Uncertainty and confusion are some of the top attributes of a changing world. Entrepreneurs and insightful executives use these same attributes as the primary focus for leading their companies through the chaos. Look at the successes at Toyota with the hybrid technology. A consumer movement towards “greener” cars was not created before the first hybrids were sold. Independent futurists and scientists are predicting that the human race is consuming more energy than what can be produced, so having a systemic understanding of how all the elements fit into a business ecosystem is very important.
In a recent report the researchers claim that the Toyota hybrid need more energy to make and produces more pollution than a hummer. There are already movements against the hummer due to the perceived environmental impact of this vehicle. Our ability to create a future for our businesses is becoming more dependent on social movements and perception, than ever before.
Is it possible to see how these movements are formed? Can we influence the development of movements in a world where social media is becoming more important than professional media?
Thinking about the future by using a mindset that trapped in today’s thinking creates more confusion than thinking about the future from the future. Doing some time travel.
Reasoning about the world in a way that fits your own personal context is a basic and very human phenomenon. This means that we reason about our existence in the context of our setting. Our setting is the culture, social, and norms that influence our day-to-day operational view. My view is that innovation can only happen when we question our setting first before all else. Lets look at some of the social networking phenomena; a new platform is created to rethink what was unthinkable a few years ago. Social software is an example of how an unthinkable reality is playing out globally.
Innovation as an activity, or discipline relate to underlying ability of people to be radicals. Radicals that can break the rules and question functional basics. The challenge comes in when an innovation needs to be sustained. Even though we try and keep things the same, changes around us force us to shift with times. Can we deduct that sustainability only relates to â€œkeeping things the sameâ€ in such a way that we are forced to change continuously just to stay the same. Social media is important because you and I determine the pace of content renewal. A concept called crowd sourcing provides some insights into into one aspect of this global phenomena.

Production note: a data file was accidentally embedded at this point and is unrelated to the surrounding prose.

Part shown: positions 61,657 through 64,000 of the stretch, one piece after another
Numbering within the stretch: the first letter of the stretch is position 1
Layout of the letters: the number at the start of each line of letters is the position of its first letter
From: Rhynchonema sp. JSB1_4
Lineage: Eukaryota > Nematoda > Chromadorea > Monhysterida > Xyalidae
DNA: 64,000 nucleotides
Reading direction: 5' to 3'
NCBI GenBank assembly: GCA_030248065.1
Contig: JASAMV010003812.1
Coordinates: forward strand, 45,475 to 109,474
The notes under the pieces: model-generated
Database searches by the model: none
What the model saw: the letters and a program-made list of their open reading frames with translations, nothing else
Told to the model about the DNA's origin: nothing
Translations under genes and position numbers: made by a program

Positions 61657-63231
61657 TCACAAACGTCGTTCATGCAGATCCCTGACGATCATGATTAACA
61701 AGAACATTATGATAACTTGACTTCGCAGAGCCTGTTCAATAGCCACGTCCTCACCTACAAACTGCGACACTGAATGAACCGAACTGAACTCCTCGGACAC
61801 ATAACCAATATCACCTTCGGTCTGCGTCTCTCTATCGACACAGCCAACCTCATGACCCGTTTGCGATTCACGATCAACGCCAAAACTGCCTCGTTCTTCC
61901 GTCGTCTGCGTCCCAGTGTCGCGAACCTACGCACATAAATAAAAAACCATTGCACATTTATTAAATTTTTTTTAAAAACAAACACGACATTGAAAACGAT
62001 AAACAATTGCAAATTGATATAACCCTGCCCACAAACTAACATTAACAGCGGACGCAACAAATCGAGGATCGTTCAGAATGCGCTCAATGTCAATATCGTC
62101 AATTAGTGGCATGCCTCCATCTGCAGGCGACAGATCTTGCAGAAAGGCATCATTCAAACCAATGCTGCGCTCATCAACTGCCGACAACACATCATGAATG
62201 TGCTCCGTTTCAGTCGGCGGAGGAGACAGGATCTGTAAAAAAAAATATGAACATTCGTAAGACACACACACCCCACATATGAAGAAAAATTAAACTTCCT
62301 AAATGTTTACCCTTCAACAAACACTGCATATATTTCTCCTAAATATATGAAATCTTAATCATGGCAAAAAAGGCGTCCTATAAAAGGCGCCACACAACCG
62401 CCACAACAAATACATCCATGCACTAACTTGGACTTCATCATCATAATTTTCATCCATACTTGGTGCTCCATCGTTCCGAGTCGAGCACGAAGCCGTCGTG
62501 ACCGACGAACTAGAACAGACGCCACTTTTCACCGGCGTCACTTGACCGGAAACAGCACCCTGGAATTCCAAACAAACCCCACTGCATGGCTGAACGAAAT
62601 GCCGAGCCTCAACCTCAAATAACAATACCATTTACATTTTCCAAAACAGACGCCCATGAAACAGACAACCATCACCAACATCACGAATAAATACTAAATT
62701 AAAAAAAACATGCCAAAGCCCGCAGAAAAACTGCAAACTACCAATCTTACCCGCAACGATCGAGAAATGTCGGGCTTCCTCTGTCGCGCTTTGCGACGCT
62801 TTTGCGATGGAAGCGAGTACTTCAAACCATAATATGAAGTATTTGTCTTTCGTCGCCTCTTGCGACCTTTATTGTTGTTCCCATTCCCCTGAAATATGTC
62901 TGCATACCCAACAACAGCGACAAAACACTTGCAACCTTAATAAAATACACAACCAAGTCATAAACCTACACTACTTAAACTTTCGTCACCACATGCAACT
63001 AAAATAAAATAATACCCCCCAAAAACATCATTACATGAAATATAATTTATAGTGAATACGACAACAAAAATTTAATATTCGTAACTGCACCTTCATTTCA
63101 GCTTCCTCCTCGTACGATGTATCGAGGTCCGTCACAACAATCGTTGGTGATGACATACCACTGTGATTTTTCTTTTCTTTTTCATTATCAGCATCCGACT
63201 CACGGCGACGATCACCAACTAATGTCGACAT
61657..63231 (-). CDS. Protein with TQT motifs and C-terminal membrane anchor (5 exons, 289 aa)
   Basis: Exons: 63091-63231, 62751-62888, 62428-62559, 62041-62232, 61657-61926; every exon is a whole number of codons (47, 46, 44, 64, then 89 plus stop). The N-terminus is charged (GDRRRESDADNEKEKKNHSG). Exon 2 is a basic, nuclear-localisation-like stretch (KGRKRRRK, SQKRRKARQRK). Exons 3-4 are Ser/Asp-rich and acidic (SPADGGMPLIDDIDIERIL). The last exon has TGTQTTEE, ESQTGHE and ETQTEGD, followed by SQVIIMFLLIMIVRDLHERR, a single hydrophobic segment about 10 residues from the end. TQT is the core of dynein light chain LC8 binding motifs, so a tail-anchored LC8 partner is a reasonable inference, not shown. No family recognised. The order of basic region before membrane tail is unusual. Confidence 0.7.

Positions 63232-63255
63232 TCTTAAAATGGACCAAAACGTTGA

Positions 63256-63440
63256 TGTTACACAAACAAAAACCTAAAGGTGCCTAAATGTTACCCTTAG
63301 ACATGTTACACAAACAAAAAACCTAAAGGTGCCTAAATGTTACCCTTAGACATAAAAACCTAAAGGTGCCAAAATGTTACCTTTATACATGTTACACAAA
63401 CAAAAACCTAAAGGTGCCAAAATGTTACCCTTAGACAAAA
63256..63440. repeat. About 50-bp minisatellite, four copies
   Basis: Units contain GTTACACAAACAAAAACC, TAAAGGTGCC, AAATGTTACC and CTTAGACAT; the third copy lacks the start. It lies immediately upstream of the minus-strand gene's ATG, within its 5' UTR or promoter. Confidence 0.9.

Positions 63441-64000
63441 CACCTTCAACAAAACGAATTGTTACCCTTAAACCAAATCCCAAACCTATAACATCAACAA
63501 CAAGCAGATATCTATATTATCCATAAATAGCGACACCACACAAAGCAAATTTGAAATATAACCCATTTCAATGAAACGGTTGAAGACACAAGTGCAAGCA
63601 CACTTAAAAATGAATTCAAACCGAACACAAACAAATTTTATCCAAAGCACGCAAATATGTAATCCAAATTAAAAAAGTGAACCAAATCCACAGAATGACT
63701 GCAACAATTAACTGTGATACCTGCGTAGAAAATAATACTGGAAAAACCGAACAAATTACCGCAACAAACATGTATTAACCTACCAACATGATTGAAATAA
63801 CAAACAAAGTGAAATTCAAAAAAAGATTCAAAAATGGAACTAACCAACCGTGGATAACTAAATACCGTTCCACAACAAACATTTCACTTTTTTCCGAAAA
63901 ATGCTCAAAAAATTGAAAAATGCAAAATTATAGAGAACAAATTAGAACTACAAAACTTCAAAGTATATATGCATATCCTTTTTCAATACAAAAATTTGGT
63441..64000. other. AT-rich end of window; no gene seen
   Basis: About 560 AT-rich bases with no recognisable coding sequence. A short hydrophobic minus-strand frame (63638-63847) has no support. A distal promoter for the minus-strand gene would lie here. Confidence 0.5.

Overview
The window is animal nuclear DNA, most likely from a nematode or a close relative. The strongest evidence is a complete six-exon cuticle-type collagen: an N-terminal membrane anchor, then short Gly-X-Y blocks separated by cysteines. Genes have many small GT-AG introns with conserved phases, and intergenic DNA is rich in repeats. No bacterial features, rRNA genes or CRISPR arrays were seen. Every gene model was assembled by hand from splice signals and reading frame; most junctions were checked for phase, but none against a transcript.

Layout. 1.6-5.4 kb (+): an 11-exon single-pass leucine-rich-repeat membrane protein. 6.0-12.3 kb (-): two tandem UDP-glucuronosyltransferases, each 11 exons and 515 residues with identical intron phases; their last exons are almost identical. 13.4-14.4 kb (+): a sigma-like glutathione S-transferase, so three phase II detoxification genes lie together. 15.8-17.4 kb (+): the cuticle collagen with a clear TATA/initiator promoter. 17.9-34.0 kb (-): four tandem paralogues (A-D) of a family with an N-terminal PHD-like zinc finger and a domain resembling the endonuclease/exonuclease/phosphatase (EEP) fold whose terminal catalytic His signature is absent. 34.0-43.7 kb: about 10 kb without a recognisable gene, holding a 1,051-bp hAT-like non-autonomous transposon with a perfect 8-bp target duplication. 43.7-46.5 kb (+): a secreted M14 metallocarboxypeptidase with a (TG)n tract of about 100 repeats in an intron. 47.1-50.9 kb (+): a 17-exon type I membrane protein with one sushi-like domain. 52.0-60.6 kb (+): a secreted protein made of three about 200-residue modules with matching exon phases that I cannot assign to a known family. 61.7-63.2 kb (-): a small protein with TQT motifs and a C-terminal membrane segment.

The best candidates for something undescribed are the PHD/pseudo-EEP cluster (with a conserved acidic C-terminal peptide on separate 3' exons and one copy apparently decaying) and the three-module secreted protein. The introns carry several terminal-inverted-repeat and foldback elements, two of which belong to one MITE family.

Reframingâ€¦our ability to think about a new future without being linked to the tentacles of the past becomes incredibly difficult. Apple Inc is a good case used by innovation researchers all the time. Sometimes its about technological innovations and other times about business model re-design. And, yes, Iâ€™m one of those that love this company thatâ€™s being ably to rethink industries and re-invigorate themselves time after time. Radical moves for radical times.
The reason we donâ€™t see this often is; be an entrepreneur and create a business then get it to grow and sell it to some large company or â€œlist itâ€ and get out. This is the money making model used by many entrepreneurs around the world. There are a few that stick around to see their creation flourish. The “McDonalds” of business model execution is to make a model, and then flip it.
Thoughts on reframing:
â€¢ Always question the context you are operating in to remove tunnel vision.
â€¢ Find the radicals and figure out how radical you are.
â€¢ Its always about the â€œthinkingâ€, the new thought processes that form in swarms that take you by surprise when things finally come together.
â€¢ Reason about your potential place in the new future.